I just had my NEW Hall radiator repaired for leaks, and all the joints re-soldered, which cost about the same as a new one! Anyway, before I pulled it I had to break the cooling lines for various reasons over 1,500 miles or so. Each time, brown coolant. I was told by the re-builder that's what comes from cast iron heads, and not much you can do about it except maybe use a silicon based coolant, and service the system more frequently. I thought the engine passages were sleeved, or there was some built in protection from this. The rebuilt stock engine has about 3K miles on it.

Does this sound familiar? Does the type of coolant make much difference?
Original Post
Since you insist on using stock parts your front coolant tubes are steel. Steel + water = rust. I wouldn't be surprised if the rust from these tubes has not accumulated through out your whole system turning it brown. When I changed mine a rusty brown soupy mess was inside.

Hi Ray

If the engine were recently rebuilt, and if it had been hot tanked as a step in the rebuild procedure, the water jackets should have been nice and clean.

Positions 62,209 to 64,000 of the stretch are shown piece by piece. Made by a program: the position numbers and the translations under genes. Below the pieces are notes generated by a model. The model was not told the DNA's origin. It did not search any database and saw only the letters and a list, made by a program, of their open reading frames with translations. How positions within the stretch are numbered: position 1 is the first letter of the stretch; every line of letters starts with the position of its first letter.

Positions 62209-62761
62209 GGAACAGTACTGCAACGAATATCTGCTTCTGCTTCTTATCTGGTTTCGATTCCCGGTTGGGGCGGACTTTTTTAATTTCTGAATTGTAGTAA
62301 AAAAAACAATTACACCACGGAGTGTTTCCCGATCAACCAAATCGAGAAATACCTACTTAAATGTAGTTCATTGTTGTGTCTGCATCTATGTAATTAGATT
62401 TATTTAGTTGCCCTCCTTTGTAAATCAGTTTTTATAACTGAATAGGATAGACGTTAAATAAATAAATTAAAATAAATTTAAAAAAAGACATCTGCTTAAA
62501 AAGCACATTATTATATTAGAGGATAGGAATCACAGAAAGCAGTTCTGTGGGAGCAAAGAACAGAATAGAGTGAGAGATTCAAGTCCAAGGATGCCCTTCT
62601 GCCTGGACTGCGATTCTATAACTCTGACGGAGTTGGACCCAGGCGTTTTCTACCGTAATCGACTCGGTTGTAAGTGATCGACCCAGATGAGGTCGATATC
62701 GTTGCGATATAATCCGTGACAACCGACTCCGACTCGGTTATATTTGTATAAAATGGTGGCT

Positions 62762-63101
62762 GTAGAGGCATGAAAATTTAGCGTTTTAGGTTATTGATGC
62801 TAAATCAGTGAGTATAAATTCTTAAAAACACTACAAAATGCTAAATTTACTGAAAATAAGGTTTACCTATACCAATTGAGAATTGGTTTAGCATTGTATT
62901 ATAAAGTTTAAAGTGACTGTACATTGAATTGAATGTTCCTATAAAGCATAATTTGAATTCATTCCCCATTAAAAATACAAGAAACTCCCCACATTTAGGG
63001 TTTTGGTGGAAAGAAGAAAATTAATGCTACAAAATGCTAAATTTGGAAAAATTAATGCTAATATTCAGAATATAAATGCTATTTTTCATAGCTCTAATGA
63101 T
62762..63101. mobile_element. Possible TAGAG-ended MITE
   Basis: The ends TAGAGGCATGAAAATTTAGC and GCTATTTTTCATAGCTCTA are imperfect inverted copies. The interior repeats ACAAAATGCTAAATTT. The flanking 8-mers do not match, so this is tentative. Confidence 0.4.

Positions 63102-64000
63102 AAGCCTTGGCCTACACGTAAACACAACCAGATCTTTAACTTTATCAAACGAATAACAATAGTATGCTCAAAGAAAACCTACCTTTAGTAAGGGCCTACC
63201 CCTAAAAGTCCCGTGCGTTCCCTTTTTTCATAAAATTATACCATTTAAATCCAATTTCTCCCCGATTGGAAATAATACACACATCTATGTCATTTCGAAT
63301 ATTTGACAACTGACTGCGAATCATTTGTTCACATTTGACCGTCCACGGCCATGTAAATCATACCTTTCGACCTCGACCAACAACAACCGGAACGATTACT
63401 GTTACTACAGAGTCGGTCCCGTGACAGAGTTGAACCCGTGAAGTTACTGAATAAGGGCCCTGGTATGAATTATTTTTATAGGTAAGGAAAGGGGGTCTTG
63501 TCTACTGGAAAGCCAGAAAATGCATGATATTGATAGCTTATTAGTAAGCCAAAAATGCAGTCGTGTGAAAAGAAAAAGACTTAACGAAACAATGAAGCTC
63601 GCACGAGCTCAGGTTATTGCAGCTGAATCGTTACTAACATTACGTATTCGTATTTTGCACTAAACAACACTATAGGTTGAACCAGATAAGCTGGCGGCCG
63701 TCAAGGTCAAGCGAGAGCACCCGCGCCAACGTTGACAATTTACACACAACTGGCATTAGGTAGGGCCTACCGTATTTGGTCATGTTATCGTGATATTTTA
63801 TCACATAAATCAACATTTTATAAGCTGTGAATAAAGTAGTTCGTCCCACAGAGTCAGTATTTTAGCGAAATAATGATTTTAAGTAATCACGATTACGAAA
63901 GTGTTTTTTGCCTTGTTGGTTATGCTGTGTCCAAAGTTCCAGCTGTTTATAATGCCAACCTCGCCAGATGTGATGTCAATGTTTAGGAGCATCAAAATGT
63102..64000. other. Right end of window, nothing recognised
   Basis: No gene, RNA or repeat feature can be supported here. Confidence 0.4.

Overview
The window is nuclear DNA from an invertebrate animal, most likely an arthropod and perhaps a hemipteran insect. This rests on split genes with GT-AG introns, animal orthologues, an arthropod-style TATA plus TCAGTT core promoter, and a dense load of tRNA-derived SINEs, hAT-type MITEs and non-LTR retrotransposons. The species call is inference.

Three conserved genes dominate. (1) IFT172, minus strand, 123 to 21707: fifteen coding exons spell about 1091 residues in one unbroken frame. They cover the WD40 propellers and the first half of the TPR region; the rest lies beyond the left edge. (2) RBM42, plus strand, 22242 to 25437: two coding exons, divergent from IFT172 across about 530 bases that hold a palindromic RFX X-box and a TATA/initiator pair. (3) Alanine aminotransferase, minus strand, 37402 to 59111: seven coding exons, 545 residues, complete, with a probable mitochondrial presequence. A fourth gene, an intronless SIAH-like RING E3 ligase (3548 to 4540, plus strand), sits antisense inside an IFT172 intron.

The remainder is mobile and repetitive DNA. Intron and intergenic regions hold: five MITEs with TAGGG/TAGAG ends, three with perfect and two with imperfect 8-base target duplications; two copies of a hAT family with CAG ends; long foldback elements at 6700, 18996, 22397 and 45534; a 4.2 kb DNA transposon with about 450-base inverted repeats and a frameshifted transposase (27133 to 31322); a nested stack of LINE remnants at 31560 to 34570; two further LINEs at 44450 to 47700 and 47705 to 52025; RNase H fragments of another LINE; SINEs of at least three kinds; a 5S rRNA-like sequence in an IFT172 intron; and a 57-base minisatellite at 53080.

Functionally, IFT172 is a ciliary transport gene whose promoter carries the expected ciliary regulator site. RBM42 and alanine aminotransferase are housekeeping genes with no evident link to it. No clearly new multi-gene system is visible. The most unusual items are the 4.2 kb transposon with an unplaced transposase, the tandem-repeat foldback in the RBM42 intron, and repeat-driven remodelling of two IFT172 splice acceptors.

Although rust is obviously a possibility when the heads/block are cast in iron, it is not endemic to all engines employing iron castings, just those that have been neglected.

I've worked on cars in the past in which their maintenance had been so neglected that no amount of flushing would make the "rusty water" stop. On the other hand I've seen many high mileage cars which had received just an "average" amount of maintenance in which the water jackets were just clean and normal.

Use regular anti-freeze (green?). If the tap water in your area is soft or low in minerals you can mix the anti-freeze with your tap water, but if the mineral content is high I suggest purchasing the anti-freeze which has been premixed with water off-the-shelf.
I have not tried, but from another discussion on removing rust, I thought about this product

Their FAQ does give instructions on how to use it in a coolant system.

I am thinking when I go back together is to first bypass the radiator, heater core, thermostat and do a coolant flush.